Why do we feel icky about in-laws after having a new baby?

She also questions me on so many things (3 decades ago she set her baby out in the sun for 10-15 minutes every day and even though I told her we're not doing that with mine, my FIL caught her sneaking the baby put into the sun when I wasn't looking).

Handle these things in a binary way (Either accept it and move on, or demand that it be stopped or the person in question will be thrown out of the house.)

If you can't do that, it suggests to me that your reaction is less about anyone's well-being than it is about defensiveness/shame, confidence issues, and defaulting to interpreting disagreements as criticism. That's what I'd say is happening here, and that's not so much caused by parenting hormones in particular, as it is a more general ego-sheltering behaviour of people when it comes to things that are important, or assigned critical importance or ethical complexity in society.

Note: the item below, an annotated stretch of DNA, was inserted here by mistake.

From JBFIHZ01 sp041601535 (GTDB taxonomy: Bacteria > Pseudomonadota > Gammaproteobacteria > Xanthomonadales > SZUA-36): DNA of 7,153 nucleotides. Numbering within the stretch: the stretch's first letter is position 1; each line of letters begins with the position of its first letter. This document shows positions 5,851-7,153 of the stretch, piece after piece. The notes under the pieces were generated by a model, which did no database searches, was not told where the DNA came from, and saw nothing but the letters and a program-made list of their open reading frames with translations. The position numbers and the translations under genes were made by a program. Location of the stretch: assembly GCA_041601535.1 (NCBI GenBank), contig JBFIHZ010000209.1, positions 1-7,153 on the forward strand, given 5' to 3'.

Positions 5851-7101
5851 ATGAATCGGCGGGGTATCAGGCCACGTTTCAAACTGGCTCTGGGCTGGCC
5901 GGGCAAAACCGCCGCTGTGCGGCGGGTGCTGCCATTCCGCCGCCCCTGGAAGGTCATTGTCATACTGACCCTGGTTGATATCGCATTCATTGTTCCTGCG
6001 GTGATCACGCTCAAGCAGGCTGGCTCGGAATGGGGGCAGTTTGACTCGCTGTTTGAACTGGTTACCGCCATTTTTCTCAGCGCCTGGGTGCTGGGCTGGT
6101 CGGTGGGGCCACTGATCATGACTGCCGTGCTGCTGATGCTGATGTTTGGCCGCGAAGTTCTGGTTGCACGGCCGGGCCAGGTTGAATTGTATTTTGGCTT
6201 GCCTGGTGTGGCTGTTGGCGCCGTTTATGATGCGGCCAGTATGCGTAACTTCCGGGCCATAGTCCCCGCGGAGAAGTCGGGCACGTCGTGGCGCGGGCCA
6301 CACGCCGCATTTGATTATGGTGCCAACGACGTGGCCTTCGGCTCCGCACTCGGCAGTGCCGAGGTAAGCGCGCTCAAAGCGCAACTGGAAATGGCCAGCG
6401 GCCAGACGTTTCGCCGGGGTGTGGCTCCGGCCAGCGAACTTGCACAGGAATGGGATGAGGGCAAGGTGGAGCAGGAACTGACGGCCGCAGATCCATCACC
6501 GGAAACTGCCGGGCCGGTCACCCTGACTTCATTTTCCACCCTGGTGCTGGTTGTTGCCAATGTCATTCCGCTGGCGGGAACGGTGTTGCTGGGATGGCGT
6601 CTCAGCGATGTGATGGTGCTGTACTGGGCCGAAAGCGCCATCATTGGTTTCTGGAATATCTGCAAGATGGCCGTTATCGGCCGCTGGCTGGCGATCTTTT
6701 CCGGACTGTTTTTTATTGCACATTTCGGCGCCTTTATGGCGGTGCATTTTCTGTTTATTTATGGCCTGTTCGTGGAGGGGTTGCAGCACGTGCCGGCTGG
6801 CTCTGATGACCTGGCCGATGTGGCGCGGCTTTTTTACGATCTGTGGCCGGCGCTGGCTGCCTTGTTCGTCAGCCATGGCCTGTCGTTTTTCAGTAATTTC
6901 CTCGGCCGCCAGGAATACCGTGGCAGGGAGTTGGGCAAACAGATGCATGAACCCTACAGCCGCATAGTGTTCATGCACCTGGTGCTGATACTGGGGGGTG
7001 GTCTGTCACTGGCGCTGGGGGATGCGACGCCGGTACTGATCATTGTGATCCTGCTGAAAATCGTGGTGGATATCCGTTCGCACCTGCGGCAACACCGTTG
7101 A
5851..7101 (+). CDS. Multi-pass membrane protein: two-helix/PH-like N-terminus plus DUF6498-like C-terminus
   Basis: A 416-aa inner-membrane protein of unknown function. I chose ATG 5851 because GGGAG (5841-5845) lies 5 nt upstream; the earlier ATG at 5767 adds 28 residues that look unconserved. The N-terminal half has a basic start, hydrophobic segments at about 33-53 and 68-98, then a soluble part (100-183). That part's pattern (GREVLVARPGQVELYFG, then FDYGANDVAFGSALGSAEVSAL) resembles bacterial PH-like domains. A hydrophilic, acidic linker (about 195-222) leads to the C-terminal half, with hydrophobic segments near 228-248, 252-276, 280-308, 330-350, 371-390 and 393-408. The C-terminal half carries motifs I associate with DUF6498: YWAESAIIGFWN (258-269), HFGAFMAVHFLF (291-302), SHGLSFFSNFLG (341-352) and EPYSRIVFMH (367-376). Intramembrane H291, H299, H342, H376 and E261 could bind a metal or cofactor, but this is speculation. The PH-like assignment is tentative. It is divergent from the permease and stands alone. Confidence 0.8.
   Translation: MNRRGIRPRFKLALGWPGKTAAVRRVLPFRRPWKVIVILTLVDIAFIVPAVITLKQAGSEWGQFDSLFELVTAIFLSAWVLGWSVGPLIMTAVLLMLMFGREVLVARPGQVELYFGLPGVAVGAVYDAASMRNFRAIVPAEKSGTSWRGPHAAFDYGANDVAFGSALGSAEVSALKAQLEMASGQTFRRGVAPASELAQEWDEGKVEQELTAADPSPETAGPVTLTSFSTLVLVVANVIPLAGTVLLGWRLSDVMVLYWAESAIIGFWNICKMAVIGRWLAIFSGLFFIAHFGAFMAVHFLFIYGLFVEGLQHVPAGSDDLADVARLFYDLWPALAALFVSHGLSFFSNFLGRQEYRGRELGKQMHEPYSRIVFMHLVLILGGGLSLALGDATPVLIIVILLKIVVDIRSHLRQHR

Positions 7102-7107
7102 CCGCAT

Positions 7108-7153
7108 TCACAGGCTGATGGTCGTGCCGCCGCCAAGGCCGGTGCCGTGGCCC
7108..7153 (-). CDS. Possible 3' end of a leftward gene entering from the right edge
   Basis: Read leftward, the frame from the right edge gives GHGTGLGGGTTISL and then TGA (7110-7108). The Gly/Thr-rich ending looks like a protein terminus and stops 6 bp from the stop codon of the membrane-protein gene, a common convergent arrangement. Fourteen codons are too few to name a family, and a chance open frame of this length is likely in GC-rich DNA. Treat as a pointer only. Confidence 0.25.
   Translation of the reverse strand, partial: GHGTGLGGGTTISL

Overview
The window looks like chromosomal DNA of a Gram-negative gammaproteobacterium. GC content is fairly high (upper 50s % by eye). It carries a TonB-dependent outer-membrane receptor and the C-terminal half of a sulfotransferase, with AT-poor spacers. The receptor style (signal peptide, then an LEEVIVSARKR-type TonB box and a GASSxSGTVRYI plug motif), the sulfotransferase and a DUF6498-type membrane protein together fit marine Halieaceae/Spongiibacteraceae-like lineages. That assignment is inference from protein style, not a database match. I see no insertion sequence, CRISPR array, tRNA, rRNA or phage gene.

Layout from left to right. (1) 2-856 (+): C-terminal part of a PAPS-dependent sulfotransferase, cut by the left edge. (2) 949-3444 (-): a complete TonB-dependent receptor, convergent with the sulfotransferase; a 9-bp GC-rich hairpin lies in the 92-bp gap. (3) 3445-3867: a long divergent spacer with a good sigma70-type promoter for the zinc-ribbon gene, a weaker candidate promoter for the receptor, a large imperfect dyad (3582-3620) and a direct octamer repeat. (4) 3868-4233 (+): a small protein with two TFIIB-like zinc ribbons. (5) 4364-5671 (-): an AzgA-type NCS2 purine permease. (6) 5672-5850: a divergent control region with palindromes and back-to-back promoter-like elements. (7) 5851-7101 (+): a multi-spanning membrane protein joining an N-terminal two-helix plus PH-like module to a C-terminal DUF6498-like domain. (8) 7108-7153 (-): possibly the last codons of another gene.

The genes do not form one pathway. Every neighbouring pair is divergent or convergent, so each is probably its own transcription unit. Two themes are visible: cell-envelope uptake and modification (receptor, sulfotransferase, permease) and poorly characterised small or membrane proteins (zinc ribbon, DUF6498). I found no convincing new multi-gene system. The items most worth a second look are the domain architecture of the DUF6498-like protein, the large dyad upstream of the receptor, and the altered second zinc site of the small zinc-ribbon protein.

So she's taking your kid into the sun. If you trust her not to drop it, and aren't afraid of skin damage or sun allergies, where's the spite really coming from here, other than feeling criticised? Surely, if she can "sneak" out your kid, you quite apparently weren't all that concerned about holding it at that given moment, and I'm sorry to be blunt, but your reaction makes you sound like a toddler who's envious of the neighbour touching the toy it hadn't looked at for a month. The solution is clearly to turn things around to be more accepting about her spending time with the baby, as long as she's up-front about it. And you'll only be able to allow that, if you move beyond feeling criticised for not raising your kid the way she raised hers.

TL;DR: I'd challenge your premise that these phaenomena are primarily biologically tied to parenthood. I think children are just a big deal in society, so it stands to reason that minor disputes about how to do it would escalate. The solution is to keep hierarchies clear, make definitive decisions and consequences, but also stay level-headed enough to know that not every disagreement is a criticism, and even if it was, criticism isn't an attack that should hurt you, and definitely couldn't ever damage you if you don't let it.

/r/ScienceBasedParenting Thread